June 20th, 2015 12:13 pm

First Posted: 2/29/2012

Ever since I first learned to read, books have been the frigates on which I've embarked to find wonderful, sometimes life-changing, adventures.

Usually, I have no trouble finding a book to talk about in this column, but with this February's deadline fast approaching, not a single book I'd read recently had captured my interest enough to make me want to share with you. I was getting a little desperate, but my daughter called and recommended a novel by Sara Levine, one of her colleagues at the School of the Art Institute of Chicago, called "Treasure Island!!!" .

The book arrived on Valentine's Day, and as I read the first paragraph, a tiny breeze made the sails of my imaginary craft flutter. What could be more fitting, for a novel that sends a reader off on a voyage of horrified delight, than one in which a nameless 25-year-old slacker narrator becomes obsessed by Robert Louis Stevenson's classic, "Treasure Island"? Our heroine – and I use that term very, very loosely – finds herself becalmed in a meaningless existence. Although she is a college graduate, she has held only a series of brainless, minimum-wage jobs, and is currently a part-time assistant at The Pet Library, .

When Adrianna, our narrator's sister, forgetfully leaves some library books at the latter's apartment, our gal begins to read "Treasure Island," and the character of young Jim Hawkins becomes her inspiration. She compares her life to his, and comes up with the metaphor that will urge her to change her life.

"If life were a sea adventure, I know: I wouldn't be a sailor, pirate, or cabin boy but more likely a barnacle clinging to the side of the ship," she realizes. As she tells her best friend, Rena, she wants to discover how she "can become a hero in my own life." She write out a list of the qualities she most admires in Jim Hawkins: "boldness, resolution, independence, and horn-blowing." Deciding that these are the "core values" of the book, she resolves to emulate them and begins to make changes in her life.

At this point, you might be thinking that "Treasure Island!!!" is the feel-good story of how a young woman evolves from passivity to positive action, but no – it's not that simple, predictable or boring. In a dazzling spoof of the standard self-help process, the narrator takes action all right, but her choices are self-serving or wrong-headed at best and destructive and manipulative at worst. Boldness is her first goal, so she steals a big chunk of money from the Pet Library and uses it to buy a Yellow-naped Amazon parrot named Little Richard, intending to use him to beef up the library's humdrum collection. She plans to teach Richard to squawk not "Pieces of eight," but "Steer the boat, girlfriend!" the library's owner is not amused, and although our girl deludes herself into thinking that she has acted boldly by walking away from the library with Richard in tow, but she has, of course, been fired.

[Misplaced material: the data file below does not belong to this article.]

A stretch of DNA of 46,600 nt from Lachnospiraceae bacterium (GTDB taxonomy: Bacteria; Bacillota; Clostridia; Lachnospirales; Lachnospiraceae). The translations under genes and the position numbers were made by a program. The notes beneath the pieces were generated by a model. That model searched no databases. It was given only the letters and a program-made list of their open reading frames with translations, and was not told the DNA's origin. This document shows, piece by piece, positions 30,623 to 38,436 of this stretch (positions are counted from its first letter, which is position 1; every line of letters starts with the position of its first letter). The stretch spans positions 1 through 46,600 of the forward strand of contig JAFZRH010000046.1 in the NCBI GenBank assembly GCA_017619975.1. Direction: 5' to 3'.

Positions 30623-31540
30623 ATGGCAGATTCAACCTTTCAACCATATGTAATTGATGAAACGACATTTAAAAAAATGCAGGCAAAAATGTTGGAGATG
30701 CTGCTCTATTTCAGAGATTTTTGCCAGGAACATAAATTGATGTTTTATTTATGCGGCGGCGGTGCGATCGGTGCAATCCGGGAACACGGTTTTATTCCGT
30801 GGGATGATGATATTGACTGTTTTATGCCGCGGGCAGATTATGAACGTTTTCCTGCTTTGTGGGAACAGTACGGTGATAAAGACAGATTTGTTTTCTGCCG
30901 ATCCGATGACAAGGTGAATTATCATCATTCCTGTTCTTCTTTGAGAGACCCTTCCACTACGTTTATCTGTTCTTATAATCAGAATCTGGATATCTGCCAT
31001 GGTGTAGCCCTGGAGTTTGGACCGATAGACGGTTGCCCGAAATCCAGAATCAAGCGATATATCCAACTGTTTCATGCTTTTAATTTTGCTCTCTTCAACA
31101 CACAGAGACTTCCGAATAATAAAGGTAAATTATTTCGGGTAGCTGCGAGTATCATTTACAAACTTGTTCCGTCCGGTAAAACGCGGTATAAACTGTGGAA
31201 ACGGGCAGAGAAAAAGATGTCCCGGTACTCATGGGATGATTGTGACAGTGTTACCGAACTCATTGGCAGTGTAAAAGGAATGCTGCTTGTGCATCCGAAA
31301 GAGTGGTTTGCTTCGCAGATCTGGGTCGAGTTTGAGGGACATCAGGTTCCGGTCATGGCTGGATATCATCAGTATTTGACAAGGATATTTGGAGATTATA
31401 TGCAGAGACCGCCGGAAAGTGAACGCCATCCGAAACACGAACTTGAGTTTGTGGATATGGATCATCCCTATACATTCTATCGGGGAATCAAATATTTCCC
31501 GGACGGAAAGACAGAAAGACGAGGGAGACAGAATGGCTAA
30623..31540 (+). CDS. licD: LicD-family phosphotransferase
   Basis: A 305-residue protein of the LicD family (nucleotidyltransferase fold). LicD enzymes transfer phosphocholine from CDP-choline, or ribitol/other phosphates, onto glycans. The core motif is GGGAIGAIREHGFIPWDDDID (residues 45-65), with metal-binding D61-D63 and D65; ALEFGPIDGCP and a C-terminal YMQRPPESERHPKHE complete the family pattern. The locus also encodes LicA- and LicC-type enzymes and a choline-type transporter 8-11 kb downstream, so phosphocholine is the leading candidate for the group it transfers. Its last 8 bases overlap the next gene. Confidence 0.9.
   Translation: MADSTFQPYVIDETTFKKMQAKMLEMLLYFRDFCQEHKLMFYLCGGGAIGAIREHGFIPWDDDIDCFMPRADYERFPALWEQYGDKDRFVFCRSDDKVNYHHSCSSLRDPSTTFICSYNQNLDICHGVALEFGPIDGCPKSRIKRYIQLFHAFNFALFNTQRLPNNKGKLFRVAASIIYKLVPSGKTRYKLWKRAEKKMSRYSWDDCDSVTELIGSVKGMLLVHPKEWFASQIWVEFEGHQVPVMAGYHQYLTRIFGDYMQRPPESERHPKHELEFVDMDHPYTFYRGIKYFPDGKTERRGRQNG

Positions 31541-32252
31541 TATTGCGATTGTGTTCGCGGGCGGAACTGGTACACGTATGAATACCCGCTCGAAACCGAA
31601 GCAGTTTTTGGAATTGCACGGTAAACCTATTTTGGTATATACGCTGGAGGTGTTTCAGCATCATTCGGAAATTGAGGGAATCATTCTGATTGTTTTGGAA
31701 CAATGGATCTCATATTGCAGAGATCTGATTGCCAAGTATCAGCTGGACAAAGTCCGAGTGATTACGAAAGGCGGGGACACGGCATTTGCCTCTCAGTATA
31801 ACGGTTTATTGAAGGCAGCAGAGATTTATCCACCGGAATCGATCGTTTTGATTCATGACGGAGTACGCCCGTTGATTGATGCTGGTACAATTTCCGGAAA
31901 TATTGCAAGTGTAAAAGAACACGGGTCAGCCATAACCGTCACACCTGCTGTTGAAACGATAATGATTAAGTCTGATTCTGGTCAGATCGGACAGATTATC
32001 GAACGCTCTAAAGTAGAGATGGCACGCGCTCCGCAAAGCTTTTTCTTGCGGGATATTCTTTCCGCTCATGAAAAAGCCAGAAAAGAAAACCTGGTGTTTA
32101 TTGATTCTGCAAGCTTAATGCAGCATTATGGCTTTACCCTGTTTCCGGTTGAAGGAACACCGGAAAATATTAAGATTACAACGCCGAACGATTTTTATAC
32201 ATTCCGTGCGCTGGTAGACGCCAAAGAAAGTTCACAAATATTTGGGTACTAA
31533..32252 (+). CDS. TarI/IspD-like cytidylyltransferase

Out of a job and broke, she moves into her boyfriend's apartment, conveniently forgetting that this was her idea, not his. Lars is a sweet, compassionate, logical young man, and they really seem to care for one another, so all goes well for a while, but then she begins spending Lars' money on herself, and eventually, he asks her to leave. She has nowhere to go but home and moves in with her parents and her sister, who has also moved back home because she can't afford to live alone either.

Before you can say "Shiver me timbers," our narrator is trying for the second of Jim Hawkins' traits: being resolute. Her determination to discover Adrianna's secret boyfriend creates a domestic tempest that destroys her sister's happiness and threatens to capsize her parents' marriage.

The thing is, the author seems to dare you to dislike this girl, and you want to hate her – but you can't. Yes, she does terrible things, and yes, she makes disastrous, selfish choices, and yes, she never – until the novel's satisfying conclusion – seems to have a clue that she is the problem, but she's so darn funny and outrageous and awful that you can't help but like her in a perverse sort of way.

In addition to serving up a hearty helping of interesting and beautifully rendered characters, she infuses the novel with references to contemporary culture, and gives us a writer's voice that is witty, sure, and blazingly original. You'll barrel through this fast-paced book in a couple of hours because you won't be able to put it down. Then you'll want to flip back to page one and immediately start reading it again because, even though it blows along like a gale-force wind, it is not a simple, slight, or predictable book. Between bouts of laughter and gasps of dismay, "Treasure Island !!!" makes you think.

On my second reading, I honed in on a conversation the narrator has with Beverly Flowers, the last in a long line of therapists she's seen over the years. Beverly is a "Personal Healer," a sort of New-Agey massage therapist who tries to help our heroine rid herself of her obsession with Jim Hawkins. Beverly says that Long John Silver, not Hawkins, is the novel's center, and describes him: "Charismatic personality, repellant morally speaking, and it's amazing how he gets around on that one leg," she says.

Yikes! Suddenly I realized that Beverly is describing our narrator to a tee. Our girl may not have a wooden leg, but she is handicapped by her preoccupation with herself and her denial of what that self has become. She claims to have no interest in "Treasure Island's" pirates, but ironically, it turns out that she is the pirate in Levine's story – an outlaw who, in attempting to transform herself into a bold, resolute, independent, horn-blowing woman, eventually discovers that the X that marks the spot on her personal treasure map is near at hand, requiring only a short drive in the family's Taurus to find.